The crowd outside Velour
Last Saturday, Sept. 27 marked soul songstress Jennifer Blosil’s return to the music after having served 18 months on an LDS mission. The show was billed modestly as her “Homecoming,” but hip Provo joint, Velour (the starting grounds for Imagine Dragons), was packed to the brim with old friends, as well as her devoted Utah followers.
Pre-show, Blosil and openers Jude and Mia Grace were backstage, passing around a honey mouth spray that supposedly soothed the vocal chords, and alternately wincing at the taste. It was Jude’s first-ever show, and after some pep-talk and a group prayer, the demure singer-songwriter took the stage. Her songs, while of the understated variety, showcased a maturity and oftentimes painful self-awareness well beyond her 17 years.
Mia Grace splashed the stage (which was eccentrically adorned with a huge Japanese silk fan and faux-stained glass windows) dressed in goth-chicwear. Electric guitar strapped in place, the bluesy balladeer channeled Alanis Morissette circa Jagged Little Pill with slick songs about sweet talkers and could-have-been lovers.
The theme for the night was set: These young, female up-and-comers have written songs that adequately match wits with their pop contemporaries, and then some. Consider a more earnest, substantial take on the Taylor Swift phenomenon, whose predominantly young female fanbase has found a personal connection with words on singular experiences (a particularly moving moment came with Jude’s performance of a tender song she had penned following her parents’ divorce).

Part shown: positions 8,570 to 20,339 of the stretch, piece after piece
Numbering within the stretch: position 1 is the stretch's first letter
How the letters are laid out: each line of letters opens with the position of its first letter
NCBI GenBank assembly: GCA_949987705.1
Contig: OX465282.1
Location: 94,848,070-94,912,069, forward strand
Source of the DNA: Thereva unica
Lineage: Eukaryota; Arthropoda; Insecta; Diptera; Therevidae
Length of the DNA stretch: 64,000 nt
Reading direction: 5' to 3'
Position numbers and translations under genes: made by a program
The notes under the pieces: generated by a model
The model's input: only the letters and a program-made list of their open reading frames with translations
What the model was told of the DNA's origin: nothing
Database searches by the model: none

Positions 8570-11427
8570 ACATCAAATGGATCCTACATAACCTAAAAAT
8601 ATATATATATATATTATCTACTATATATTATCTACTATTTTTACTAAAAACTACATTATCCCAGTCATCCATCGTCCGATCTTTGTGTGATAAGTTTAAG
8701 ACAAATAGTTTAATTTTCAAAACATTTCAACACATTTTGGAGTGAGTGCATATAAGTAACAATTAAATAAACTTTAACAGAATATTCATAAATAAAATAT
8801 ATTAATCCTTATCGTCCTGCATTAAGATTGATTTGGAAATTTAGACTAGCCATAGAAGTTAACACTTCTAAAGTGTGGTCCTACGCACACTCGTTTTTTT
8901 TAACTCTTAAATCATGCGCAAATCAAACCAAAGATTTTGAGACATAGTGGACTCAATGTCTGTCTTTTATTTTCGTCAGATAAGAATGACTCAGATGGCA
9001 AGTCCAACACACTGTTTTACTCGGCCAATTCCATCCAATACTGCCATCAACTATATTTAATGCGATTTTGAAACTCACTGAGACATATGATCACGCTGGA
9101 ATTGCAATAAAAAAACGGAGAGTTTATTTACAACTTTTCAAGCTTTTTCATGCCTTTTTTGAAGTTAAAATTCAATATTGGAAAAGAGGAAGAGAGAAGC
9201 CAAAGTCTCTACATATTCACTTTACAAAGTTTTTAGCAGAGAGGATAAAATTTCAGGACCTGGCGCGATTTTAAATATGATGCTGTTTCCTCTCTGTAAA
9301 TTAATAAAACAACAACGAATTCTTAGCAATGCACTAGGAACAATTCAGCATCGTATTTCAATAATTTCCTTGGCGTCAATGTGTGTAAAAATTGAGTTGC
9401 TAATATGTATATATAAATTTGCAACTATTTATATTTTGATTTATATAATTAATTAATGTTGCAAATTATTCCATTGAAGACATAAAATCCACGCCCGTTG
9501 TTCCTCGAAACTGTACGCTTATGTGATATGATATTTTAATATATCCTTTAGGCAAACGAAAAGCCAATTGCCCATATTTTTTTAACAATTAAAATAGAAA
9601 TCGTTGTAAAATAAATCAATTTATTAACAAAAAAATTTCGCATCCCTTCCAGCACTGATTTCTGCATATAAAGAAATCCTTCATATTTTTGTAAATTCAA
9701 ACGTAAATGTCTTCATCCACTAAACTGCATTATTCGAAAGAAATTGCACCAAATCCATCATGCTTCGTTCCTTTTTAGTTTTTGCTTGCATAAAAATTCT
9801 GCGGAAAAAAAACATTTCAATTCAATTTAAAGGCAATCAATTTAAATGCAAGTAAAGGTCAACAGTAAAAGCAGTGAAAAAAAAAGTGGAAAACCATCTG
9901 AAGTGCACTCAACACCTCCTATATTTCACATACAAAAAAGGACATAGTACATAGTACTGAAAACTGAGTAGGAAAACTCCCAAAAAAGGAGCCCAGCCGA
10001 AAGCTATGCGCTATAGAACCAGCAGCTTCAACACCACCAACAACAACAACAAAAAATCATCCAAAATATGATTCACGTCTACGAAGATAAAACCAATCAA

By the time Blosil came to the fore, the crowd had sat itself down stageside with their DSLRs and excited chatter over what new material she had up her sleeve for the occasion. The Orem native had her own plans, though. The night’s serious mood was instantly dispelled with an anecdote about a wardrobe malfunction: “So my mom had actually sewed me a dress for the show,” says Blosil, “and just as I was putting it on, the zipper broke.” She reenacted the scene, shuffling sideways and assuring passersby that all was well. With this, she excused herself for the oddity of her chosen outfit—a shirt with her own face on it—as it was the only thing she had at her disposal.
With the crowd chuckling, she broke into her set, which included tracks from her EP, “Enemy” and “Make it Better.” The contrast from her lighthearted, self-deprecating stage banter to her impassioned soulful belting was transcendent. She emoted almost as though directly to her subjects: her audiences were simply caught in the intimate moment as voyeurs.
Show highlight, “Sweet Talk” had quite the amusing backstory. The sassy track begins, “You say you’ve been to Paris, well I couldn’t care less” and the attitude doesn’t relent. “It was [a few months] before my mission started, so I thought it would be fun to go on some dates before I left. After this first one, I decided, ‘I’m never doing this again,’” Blosil laughed. To paraphrase, the song was a delicious kiss-off to a hot-shot who was so busy recounting his own glory; he only later found out Blosil was a singer—and a rather good one, at that.
The encore was poignant, and judging by the expressions in the audience, seemed to strike a strong cord. “I am not this hair, and I’m not these clothes,” Blosil sang on the ukulele. The reflection on self-worth and self-love was a simple and fitting closure for a night of introspective, coming-of-age music, and the flood of fans who sought to give the singer a hug afterwards was evidence that great things were in store for the blossoming (or, shall we say,Blosiling) musician.
Click here for more concert photos by Charissa Che.